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1,4-Dioxane and Laundry Soap: Free and Gentle or a Marketing Free-for-All?

1,4-Dioxane and Laundry Soap: Free and Gentle or a Marketing Free-for-All?

Huffington Post

May 7, 2012

Bill Chameides

More than 80,000 chemicals are produced, used, and present in the United States. This is one of their stories.

Recently The New York Times‘ Green blog raised the spotlight on a report released last November on toxic chemicals found in 20 popular cleaning products. Women’s Voices for the Earth, a national environmental group based in Missoula, Mont., had commissioned independent tests on all-purpose cleaners, laundry detergents, dryer sheets, air fresheners, disinfectant sprays, and furniture polish made by Clorox, Procter & Gamble, Reckitt Benckiser, SC Johnson, and Sunshine Makers. The testing revealed that a number of the products had chemicals that are known to be allergens or are linked to reproductive and endocrine disruption… and cancer.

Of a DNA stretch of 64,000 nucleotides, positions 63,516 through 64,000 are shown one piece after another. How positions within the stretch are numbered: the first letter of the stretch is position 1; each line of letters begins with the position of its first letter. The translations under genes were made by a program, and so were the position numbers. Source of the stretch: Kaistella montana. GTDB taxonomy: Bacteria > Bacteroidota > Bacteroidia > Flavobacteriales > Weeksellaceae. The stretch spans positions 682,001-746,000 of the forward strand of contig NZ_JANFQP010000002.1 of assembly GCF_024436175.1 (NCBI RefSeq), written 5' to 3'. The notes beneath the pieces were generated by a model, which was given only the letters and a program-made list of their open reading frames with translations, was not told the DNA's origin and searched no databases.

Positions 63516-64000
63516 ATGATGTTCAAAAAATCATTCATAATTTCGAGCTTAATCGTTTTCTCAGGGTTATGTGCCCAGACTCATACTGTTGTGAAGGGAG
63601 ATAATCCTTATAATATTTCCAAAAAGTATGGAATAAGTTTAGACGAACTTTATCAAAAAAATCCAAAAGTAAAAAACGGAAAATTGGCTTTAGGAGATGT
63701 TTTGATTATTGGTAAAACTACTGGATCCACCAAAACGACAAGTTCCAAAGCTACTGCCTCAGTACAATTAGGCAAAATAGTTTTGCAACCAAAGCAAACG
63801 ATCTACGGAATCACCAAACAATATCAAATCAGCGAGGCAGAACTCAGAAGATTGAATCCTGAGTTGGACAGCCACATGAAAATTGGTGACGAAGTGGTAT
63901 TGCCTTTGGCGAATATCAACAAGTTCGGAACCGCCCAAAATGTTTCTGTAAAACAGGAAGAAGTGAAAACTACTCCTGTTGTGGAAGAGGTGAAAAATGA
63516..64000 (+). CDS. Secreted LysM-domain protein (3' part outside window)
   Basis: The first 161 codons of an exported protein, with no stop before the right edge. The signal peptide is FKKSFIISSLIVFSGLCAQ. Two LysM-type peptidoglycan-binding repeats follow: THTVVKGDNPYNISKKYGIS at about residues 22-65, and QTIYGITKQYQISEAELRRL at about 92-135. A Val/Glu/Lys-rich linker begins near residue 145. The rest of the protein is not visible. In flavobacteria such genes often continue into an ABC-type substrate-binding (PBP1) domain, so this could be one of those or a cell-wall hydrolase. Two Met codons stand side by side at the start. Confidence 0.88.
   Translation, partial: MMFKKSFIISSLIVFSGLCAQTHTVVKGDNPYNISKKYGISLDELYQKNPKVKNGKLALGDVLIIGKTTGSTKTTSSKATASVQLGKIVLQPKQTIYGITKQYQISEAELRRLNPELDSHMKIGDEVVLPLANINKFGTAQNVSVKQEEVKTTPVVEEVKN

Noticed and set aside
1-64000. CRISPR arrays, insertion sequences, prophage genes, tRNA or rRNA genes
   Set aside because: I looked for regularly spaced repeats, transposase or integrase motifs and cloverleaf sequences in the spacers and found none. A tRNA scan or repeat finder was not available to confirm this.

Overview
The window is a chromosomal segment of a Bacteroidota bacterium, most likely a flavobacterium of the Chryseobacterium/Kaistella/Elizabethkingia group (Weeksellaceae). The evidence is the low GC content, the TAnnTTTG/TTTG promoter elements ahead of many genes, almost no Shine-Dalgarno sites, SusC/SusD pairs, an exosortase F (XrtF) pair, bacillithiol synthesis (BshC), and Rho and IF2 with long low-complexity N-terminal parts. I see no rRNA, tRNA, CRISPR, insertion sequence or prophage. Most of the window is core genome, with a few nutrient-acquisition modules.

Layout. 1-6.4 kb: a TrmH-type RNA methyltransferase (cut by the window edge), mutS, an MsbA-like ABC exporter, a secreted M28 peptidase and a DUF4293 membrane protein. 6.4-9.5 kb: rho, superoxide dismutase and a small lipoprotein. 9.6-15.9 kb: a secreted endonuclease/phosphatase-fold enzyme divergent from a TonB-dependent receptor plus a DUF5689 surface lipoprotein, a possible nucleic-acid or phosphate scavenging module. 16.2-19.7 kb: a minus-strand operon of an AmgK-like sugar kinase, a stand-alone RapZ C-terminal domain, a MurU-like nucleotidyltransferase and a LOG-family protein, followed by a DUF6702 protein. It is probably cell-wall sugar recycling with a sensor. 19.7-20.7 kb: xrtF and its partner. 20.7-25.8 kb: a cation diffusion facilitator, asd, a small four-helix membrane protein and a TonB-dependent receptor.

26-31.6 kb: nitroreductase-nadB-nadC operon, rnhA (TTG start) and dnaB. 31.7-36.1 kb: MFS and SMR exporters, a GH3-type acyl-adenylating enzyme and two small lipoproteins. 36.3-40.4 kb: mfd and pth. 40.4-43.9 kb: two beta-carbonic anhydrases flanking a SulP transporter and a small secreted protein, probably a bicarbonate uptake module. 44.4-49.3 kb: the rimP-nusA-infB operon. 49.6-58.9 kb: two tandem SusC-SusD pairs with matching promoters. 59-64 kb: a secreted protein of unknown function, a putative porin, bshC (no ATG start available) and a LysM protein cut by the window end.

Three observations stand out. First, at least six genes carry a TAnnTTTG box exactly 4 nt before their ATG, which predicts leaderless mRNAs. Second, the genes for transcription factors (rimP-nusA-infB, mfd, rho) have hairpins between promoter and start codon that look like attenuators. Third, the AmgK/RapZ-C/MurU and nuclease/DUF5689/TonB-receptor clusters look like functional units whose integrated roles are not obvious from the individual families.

I have to say the findings do not come as a huge surprise. Previous work (see here and here) has documented the ubiquity of toxic chemicals in everyday consumer products. It’s not even that surprising that some of these compounds are absent from product labels. What may be surprising is that the language used to market some of these toxic-containing products suggests that they would be anything but toxic-containing.

Read more.

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